RBS tries to find fresh suitors

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Royal Bank of Scotland REUTERS People use a Royal Bank of Scotland (RBS) cashpoint in Edinburgh, Scotland.

Royal Bank of Scotland has sent sales documents to prospective buyers of the branches it is being forced to sell, in the hope it can draw up a shortlist next month, sources said.

Information was despatched this week to trade buyers Nationwide and Virgin Money, private equity player JC Flowers and another suitor, sources said on Friday.

RBS was ordered to sell 316 branches by European regulators as a condition of receiving a 45 billion pound ($71.76 billion)bailout in 2008 which left it 81 percent government owned.

It was forced to restart the sale process after Spain's Santander pulled out of a deal to buy the branches last month.

RBS has received expressions of interest from Corsair Capital, led by former Standard Chartered chairman Mervyn Davies, and a joint venture between Blackstone and Anacap, the backers of new bank Aldermore, one of the sources said. The same source added that the bank wanted to have a firm shortlist of possible buyers in place by the middle of December.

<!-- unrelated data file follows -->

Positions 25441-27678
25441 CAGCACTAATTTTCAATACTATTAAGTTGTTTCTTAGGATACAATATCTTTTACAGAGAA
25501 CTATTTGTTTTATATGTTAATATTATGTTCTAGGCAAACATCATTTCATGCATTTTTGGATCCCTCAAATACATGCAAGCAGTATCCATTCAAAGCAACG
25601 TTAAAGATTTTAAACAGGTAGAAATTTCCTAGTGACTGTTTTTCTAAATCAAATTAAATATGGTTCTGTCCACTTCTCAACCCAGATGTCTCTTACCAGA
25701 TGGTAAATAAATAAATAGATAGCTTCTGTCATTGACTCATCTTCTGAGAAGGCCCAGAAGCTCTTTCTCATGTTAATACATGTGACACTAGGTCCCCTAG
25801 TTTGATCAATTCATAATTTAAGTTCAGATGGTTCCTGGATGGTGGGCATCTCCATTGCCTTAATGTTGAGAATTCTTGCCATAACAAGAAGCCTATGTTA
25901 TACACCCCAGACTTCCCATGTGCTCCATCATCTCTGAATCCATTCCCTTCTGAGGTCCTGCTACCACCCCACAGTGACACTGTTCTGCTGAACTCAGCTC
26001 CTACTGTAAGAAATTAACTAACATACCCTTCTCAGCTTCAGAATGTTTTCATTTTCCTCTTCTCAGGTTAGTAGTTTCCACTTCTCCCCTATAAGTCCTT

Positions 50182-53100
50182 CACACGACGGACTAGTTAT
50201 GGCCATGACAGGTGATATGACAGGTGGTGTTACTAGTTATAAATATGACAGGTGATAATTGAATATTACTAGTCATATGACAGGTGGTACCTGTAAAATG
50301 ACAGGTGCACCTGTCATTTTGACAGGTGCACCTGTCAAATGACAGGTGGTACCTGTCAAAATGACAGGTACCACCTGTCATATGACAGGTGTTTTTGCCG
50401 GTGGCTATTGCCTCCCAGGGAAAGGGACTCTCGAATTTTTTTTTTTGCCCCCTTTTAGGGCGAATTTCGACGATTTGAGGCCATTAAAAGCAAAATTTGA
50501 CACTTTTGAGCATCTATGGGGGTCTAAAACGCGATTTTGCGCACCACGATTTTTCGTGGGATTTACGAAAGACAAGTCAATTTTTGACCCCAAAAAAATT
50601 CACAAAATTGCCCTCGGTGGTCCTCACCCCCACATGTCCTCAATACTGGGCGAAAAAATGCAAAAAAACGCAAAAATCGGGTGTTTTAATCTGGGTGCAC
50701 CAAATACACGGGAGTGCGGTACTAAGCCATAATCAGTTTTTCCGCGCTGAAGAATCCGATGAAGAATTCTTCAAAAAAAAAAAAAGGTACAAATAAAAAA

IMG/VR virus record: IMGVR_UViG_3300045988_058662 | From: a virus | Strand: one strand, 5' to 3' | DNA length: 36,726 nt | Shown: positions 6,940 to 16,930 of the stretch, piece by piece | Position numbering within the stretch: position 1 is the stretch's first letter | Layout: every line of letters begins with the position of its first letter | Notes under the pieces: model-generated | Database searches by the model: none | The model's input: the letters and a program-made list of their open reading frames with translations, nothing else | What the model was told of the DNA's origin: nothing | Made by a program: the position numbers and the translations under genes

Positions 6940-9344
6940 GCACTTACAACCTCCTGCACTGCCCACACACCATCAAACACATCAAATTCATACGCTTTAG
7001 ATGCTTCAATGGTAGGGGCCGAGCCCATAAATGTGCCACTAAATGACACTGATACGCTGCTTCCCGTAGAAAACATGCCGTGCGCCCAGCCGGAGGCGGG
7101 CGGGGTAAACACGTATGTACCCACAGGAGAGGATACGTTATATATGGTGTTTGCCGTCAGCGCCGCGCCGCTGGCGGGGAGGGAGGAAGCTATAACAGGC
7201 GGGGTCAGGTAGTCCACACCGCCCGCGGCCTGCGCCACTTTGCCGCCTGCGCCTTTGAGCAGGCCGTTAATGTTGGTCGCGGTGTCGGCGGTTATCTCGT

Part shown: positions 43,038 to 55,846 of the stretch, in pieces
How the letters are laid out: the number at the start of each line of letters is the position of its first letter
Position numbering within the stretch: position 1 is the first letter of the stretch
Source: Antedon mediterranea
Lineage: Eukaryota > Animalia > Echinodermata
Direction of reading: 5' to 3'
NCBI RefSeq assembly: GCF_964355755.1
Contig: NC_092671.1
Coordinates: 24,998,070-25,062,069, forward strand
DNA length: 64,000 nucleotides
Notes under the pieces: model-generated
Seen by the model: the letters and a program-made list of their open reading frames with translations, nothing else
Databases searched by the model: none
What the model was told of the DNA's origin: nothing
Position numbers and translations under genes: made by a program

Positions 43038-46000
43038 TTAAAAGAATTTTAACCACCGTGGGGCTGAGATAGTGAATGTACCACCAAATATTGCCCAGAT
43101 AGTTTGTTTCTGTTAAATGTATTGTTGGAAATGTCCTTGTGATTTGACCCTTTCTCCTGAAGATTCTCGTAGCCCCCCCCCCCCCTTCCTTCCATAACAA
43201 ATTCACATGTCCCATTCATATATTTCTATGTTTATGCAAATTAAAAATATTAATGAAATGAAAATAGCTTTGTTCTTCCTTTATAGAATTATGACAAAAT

J.C. Flowers is interested in buying the branches as part of its plan to expand in UK financial services and build on the Kent Reliance business it bought last year, another source said. Flowers could look to team up with another private equity firm given the size of the RBS business, that source said.

Virgin Money is looking at further expansion opportunities having purchased Northern Rock last year. Nationwide, Britain's biggest building society, would also like to build up its branch network and strengthen its challenge to the major banks.

RBS is now likely to receive considerably less than the 1.65 billion pound price agreed with Santander, which withdrew two years after the deal was agreed, citing difficulties relating to technology and integration.

UK retail banking assets are proving tough to sell with stringent regulatory and funding hurdles making it difficult for potential new entrants to break into the industry. Lloyds had to settle for less that it originally expected when it agreed to sell 632 branches to the Co-operative group in what was another sale mandated by EU regulators.

UBS is advising RBS on the sale process, which has been code named “Rainbow”. Both UBS and RBS declined to comment on the identity of the interested parties. - Reuters

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